I have very little to say about the Democratic race. I was happy to see Hillary Clinton pull off a win in New Hampshire, because I think it's unfortunate when the momentum from one race pretty much decides a primary election, as happened with John Kerry in 2004. I also prefer her to Obama both because she would be a much better president and because I think she'd be easier for any GOP candidate to beat in the general election, and I really don't want the Democrats controlling both houses of Congress (which isn't likely to change in 2008) and the White House. When I agree with the Democrats, it's usually on things they can achieve with a Republican president even if a Republican isn't likely to initiate legislation on those issues. When I don't, a Democratic president isn't likely resist them, and even one that might isn't going to resist them enough. I think this would be worse with Barack Obama as president than it would be with Hillary Clinton. So I'm rooting for her to get the nomination for both reasons, but I have no idea what to make of the various theories about why she managed to pull it off in NH, and I'm not going to hazard a guess about where it's going to go in the remaining primaries and caucuses.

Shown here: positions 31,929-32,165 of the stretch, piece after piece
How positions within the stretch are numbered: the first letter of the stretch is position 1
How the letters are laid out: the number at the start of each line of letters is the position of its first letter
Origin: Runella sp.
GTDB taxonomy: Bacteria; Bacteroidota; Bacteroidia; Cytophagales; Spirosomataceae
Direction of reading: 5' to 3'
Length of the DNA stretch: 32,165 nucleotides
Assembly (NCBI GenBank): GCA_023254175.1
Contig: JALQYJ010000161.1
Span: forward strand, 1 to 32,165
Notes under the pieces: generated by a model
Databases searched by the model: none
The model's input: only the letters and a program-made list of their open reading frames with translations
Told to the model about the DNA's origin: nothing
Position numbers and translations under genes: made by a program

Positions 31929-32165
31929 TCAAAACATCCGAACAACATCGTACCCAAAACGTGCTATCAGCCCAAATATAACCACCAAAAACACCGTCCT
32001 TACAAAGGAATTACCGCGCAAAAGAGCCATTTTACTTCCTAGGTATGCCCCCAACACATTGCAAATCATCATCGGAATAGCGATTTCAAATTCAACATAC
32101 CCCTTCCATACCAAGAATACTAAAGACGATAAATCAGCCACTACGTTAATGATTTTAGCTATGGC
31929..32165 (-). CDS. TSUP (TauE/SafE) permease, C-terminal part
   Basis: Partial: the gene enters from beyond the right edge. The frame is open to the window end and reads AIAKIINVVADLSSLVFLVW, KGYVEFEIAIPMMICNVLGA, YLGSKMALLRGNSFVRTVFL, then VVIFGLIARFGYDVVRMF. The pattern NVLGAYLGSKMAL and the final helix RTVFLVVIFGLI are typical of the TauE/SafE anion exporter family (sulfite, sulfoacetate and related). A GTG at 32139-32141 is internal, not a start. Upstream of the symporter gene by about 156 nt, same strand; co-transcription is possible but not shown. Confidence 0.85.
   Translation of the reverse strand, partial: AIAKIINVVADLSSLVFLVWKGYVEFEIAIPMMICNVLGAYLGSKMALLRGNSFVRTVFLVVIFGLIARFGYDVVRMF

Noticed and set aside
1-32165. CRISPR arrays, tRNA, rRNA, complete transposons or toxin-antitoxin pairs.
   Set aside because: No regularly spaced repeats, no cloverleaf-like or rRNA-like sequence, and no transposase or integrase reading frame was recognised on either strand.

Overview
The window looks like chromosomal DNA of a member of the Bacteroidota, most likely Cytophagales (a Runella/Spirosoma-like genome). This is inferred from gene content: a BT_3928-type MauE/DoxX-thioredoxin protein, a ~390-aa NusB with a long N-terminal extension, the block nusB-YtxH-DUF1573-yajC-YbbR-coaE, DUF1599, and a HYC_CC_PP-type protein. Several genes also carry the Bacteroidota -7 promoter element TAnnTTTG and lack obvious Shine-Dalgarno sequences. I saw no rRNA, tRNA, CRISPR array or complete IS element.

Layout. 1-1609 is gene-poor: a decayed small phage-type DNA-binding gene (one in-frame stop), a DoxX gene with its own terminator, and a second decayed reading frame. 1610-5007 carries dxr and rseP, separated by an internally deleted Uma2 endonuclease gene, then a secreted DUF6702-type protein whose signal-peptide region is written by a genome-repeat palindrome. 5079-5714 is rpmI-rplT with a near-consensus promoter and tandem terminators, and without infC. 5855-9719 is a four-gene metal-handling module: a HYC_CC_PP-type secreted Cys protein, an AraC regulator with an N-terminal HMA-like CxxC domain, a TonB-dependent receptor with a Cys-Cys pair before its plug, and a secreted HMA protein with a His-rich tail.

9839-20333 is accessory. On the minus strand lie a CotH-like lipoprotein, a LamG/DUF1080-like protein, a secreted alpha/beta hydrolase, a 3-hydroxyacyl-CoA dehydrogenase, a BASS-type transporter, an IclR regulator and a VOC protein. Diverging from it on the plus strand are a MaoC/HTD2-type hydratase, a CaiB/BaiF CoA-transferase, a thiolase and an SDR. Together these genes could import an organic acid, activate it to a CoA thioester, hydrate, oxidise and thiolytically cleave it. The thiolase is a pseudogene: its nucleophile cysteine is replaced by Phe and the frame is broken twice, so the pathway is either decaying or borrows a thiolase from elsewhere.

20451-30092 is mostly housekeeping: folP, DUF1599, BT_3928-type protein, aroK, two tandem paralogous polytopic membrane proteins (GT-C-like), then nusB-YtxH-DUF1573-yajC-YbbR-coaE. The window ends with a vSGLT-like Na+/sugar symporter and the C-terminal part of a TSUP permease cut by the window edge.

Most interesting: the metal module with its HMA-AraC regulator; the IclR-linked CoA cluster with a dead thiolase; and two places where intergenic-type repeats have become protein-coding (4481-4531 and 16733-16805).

I do have some thoughts on the GOP race, though. I want to make one point about what people have been saying about Mitt Romney, and then I want to explain my reasons why I think almost any of the current candidates could win this thing. First, consider the following facts about Mitt Romney.
Fact 1: The general view until this week seems to have been that there are three tickets out of Iowa and two out of New Hampshire. That means those in the top three from IA and top two from NH go on. It's hard to know if the conventional wisdom here means that doing well in either if ok or if you need to do well in both. If it's the former, then the conventional wisdom says the GOP voters in these states have given tickets to continue for Huckabee, Romney, McCain, and Thompson (McCain and Thompson were virtually tied for third place in IA). If it's the latter, then the only two candidates who were in the top two in NH and the top three in IA are Romney and McCain. So the conventional wisdom, no matter which way you read it, does not rule out Mitt Romney, and on one reading he's one of the only two still in the race.